2. Ask colleagues to observe you and give you feedback on what they see in your classroom. How about our BCS Teacher Labs?
  3. Use formative assessments and act on their results. Wiggins thinks of formative assessment much like tasting a meal while cooking it such that waiting until an end of unit test to discover that some students didn’t understand is too late.

Lesson #3 – Empathize with the learner.  How about shadowing a student for the day?  Wiggins encourages teachers to shadow a student for the day. Here are the key takeaways from one teacher who took on the challenge:

  1. Students sit all day, and sitting is exhausting
  2. High School students are sitting passively and listening during approximately 90% of their classes
  3. You feel a little bit like a nuisance all day long

The below video is a “brief illustration of the backward design process for course design.” (5:54)

My Hopes for our 8th Graders #BCSLearns

streaks_8th grade

The theme for this year’s 8th grade Farewell Celebration for the BCS Class of 2018 (high school class of 2022) is “The Best Streaks of our Lives.”  Let’s look forward, into the future, with this theme in mind.  How might each of you make each phase of your life “The Best?”  What does it take to live a long successfully happy life?  How might you answer this question?  Many of the first things that initially come to mind revolve around taking care of your mental and physical health.  Exercise often. Eat healthy. Keep a positive attitude.  These are all easier said than done to be sure.  Or, how about read and learn daily keeping the mind sharp.  All important indeed!  But, what if I shared with you research that suggests that the top 2 secrets to a long life have nothing to do with these seemingly obvious beneficial activities.  Researcher Susan Pinker shares that “The Italian island of Sardinia has more than six times as many centenarians [100+ year olds] as the mainland and ten times as many as North America.” It is also the only place on earth she can find where men live as long as women.  But, Why? What’s the secret? According to Pinker, “it’s not a sunny disposition or a low-fat, gluten-free diet that keeps the islanders alive so long.  It is their emphasis on close personal relationships and face-to-face interactions” that make the difference.   If fact, a positive attitude is not even on the list of top 10 from Pinker’s research (of course it can’t hurt).  Things involving physical health are on the list, but the two activities that top the list are Close Relationships (no. 2) and Social Integration/Social Connectedness (no. 1).  From her research, Pinker has determined that “social isolation is the public health risk of our time.”  On Sardinia, people “are never left to live solitary lives.”  Members of their community are always dropping by to interact with each other making social isolation impossible and improving their close relationships and social integration.  So, why do I bring this up to you 8th graders tonight?  Because I have serious hopes for each of you!  Five to be exact.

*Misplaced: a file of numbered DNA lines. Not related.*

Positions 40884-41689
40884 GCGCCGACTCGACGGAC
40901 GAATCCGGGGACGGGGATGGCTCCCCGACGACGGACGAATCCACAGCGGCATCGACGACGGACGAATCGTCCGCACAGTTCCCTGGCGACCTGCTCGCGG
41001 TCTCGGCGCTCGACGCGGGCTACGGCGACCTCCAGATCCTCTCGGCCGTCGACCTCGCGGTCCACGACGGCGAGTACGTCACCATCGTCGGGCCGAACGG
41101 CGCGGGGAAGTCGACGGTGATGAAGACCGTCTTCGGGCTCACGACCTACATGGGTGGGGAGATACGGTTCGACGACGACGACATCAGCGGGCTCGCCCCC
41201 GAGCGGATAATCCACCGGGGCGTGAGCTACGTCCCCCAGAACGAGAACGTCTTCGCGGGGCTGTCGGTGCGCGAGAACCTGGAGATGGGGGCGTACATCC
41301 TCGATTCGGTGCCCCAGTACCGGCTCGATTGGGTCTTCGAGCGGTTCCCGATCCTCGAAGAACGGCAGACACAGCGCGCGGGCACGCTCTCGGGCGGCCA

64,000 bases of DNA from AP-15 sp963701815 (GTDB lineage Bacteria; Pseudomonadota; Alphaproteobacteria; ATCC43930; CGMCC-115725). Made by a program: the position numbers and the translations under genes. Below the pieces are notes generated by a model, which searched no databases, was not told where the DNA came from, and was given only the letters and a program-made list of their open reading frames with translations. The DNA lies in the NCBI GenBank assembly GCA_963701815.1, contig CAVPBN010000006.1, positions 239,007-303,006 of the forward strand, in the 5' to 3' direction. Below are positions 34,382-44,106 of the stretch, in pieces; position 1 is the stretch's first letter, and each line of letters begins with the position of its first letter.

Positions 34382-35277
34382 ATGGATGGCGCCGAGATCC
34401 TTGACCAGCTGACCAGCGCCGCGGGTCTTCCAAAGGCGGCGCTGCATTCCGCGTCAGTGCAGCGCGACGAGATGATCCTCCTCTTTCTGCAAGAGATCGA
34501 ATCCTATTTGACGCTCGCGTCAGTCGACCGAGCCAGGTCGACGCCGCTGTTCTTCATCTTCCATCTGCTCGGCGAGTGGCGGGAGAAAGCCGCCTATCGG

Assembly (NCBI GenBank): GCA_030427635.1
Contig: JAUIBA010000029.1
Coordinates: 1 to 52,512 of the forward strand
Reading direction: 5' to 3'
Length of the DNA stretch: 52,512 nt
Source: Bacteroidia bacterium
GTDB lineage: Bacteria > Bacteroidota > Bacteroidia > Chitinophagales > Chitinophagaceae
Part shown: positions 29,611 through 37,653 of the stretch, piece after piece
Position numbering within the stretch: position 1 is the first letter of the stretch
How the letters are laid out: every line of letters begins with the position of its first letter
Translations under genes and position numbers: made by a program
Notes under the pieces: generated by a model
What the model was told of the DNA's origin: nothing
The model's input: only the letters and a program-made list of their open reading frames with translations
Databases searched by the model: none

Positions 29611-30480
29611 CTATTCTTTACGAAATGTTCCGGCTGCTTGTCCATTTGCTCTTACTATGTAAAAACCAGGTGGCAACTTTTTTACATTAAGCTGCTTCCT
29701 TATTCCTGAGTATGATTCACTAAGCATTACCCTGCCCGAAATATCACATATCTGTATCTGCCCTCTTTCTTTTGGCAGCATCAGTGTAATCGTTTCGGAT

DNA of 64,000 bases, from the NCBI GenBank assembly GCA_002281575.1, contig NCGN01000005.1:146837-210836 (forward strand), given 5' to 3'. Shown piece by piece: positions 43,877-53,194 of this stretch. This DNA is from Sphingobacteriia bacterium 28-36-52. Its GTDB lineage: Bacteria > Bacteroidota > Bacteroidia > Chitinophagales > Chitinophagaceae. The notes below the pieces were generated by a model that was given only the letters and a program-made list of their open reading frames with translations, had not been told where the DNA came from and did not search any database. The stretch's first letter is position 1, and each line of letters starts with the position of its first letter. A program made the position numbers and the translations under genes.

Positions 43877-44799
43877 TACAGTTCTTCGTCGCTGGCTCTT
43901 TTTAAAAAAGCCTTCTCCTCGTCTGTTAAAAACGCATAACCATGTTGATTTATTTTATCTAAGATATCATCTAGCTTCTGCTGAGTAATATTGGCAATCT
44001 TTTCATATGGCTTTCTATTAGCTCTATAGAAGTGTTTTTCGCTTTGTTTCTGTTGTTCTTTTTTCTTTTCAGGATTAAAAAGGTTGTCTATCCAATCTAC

My hope is that your years at BCS (whether it was 1, 2, 3, 4, 5 or all 6) gave you the opportunity for some close friendships and social integration. People who know me, know how important collaboration is to me, and now look what research here points to as it relates to social connectedness.